Pakistan is a signatory to the Universal Declaration of Human Rights (UDHR) (signatory as part of December 10, 1948 United Nations process), as well as the International Covenant on Civil and Political Rights (ICCPR) (signed 2008, ratified 2010). The ICCPR is the legal treaty to the UDHR. Within the UDHR, Article 18 states: “Everyone has the right to freedom of thought, conscience and religion; this right includes freedom to change his religion or belief, and freedom, either alone or in community with others and in public or private, to manifest his religion or belief in teaching, practice, worship and observance.” This is part of the ICCPR as well, as part of its own Article 18, which states “1. Everyone shall have the right to freedom of thought, conscience and religion. This right shall include freedom to have or to adopt a religion or belief of his choice, and freedom, either individually or in community with others and in public or private, to manifest his religion or belief in worship, observance, practice and teaching. 2. No one shall be subject to coercion which would impair his freedom to have or to adopt a religion or belief of his choice. 3. Freedom to manifest one’s religion or beliefs may be subject only to such limitations as are prescribed by law and are necessary to protect public safety, order, health, or morals or the fundamental rights and freedoms of others. 4. The States Parties to the present Covenant undertake to have respect for the liberty of parents and, when applicable, legal guardians to ensure the religious and moral education of their children in conformity with their own convictions.”
When ratifying the ICCPR, Pakistan stated that “The Government of the Islamic Republic of Pakistan reserves its right to attach appropriate reservations, make declarations and state its understanding in respect of various provisions of the Covenant at the time of ratification.” Pakistan’s reservations to such universal human rights under the UDHR and ICCPR have included the following reservation (June 27, 2011) regarding Article 18: “shall be so applied to the extent that they are not repugnant to the Provisions of the Constitution of Pakistan and the Sharia laws.”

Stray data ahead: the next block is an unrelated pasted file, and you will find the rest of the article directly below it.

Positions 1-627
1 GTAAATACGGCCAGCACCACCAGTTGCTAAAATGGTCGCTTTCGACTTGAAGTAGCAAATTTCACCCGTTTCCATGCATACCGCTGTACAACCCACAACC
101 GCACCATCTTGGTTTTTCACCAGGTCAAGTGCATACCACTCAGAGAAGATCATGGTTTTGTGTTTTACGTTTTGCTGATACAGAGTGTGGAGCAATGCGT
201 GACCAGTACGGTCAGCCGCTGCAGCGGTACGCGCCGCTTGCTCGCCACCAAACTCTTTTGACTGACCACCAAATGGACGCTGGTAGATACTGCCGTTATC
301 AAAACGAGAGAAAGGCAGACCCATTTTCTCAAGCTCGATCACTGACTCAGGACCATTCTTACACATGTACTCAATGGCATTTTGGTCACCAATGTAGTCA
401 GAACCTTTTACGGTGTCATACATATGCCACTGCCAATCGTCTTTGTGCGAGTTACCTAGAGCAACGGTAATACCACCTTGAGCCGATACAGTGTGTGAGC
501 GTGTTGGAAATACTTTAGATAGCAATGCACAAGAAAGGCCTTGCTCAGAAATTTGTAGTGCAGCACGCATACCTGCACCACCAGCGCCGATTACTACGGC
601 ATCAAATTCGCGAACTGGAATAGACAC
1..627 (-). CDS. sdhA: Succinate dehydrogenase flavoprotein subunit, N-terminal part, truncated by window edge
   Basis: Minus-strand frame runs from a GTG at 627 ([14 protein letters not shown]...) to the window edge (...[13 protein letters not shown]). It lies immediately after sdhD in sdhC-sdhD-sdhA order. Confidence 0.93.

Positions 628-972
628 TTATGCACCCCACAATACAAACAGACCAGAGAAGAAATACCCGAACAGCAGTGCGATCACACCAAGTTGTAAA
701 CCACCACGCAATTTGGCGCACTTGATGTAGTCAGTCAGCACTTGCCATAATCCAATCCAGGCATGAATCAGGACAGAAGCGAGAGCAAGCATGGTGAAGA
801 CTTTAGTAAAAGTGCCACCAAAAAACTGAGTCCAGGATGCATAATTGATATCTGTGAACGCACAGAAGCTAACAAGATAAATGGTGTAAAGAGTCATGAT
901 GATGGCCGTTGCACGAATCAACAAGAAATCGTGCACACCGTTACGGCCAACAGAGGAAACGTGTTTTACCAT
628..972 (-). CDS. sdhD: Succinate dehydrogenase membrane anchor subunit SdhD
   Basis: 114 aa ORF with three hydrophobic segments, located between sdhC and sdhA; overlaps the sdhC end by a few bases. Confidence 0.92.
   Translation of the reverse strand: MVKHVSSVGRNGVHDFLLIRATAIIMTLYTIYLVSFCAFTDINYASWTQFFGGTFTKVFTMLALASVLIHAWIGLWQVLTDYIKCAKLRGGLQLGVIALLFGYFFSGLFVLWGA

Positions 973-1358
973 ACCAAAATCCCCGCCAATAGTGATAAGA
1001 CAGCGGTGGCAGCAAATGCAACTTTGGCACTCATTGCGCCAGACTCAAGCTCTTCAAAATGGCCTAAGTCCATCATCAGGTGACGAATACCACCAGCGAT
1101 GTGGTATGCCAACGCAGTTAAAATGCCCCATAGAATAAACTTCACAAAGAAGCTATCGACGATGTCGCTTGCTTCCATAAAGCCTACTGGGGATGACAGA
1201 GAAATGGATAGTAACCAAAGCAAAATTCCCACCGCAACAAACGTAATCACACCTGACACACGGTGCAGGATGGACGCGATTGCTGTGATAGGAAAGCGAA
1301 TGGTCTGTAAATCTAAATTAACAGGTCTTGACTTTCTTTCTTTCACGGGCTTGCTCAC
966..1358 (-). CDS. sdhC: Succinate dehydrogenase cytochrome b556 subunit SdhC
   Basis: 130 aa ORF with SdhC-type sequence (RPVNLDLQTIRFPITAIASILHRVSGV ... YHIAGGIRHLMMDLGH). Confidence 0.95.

Pakistan is also a member of the Organization of the Islamic Conference (OIC) which created its own version of a human rights declaration, titled the “Cairo Declaration on Human Rights in Islam (CDHRI)” adopted on August 5, 1990. Unlike the other universal human rights documents, the OIC’s version of “human rights” denies religious freedom, making human rights dependent on the interpretation of Islamic Sharia law by individual OIC’s states’ members. As stated in CDHRI Article 24, “All the rights and freedoms stipulated in this Declaration are subject to the Islamic Shari’ah.” As stated in CDHRI Article 25, “The Islamic Shari’ah is the only source of reference for the explanation or clarification of any of the articles of this Declaration.” But even within Shari’ah there are interpretations by scholars. Why cannot confidence, rather than fear be an interpretation? Why cannot respect for others, rather than “compulsion” in religion not be an interpretation?
If Pakistan’s majority faith and religious culture is secure, then it should not need such artificial demonstrations of piety and rejection of pluralism to defend it. It is time for Pakistan to recognize the foundational problems that it faces in its version of democracy and human rights, and understand that democratic values and human rights must be universal, to be responsible for the future of the diverse people and needs in Pakistan, and to be responsible in Pakistan’s future with the world.
Courage and confidence in equality, not surrender and fear of extremists, offers a real pathway for peace and prosperity for Pakistan’s future. No nation can build a proud nation for its children, if on any day, a handful of extremists can readily drag it to its knees. We urge the people and government of Pakistan to stand up and reject the attacks on democracy and representative government by such extremists.
We urge Pakistan and its people to be Responsible for Equality And Liberty.
(* NOTE: The TLY is also referred to in English media as Tehreek-e-Labaik Pakistan, Tehreek Labbaik Ya Rasool Allah, Tehreek-e-Labaik Ya Rasool Ullah, “TLYP,” “TLYR”.)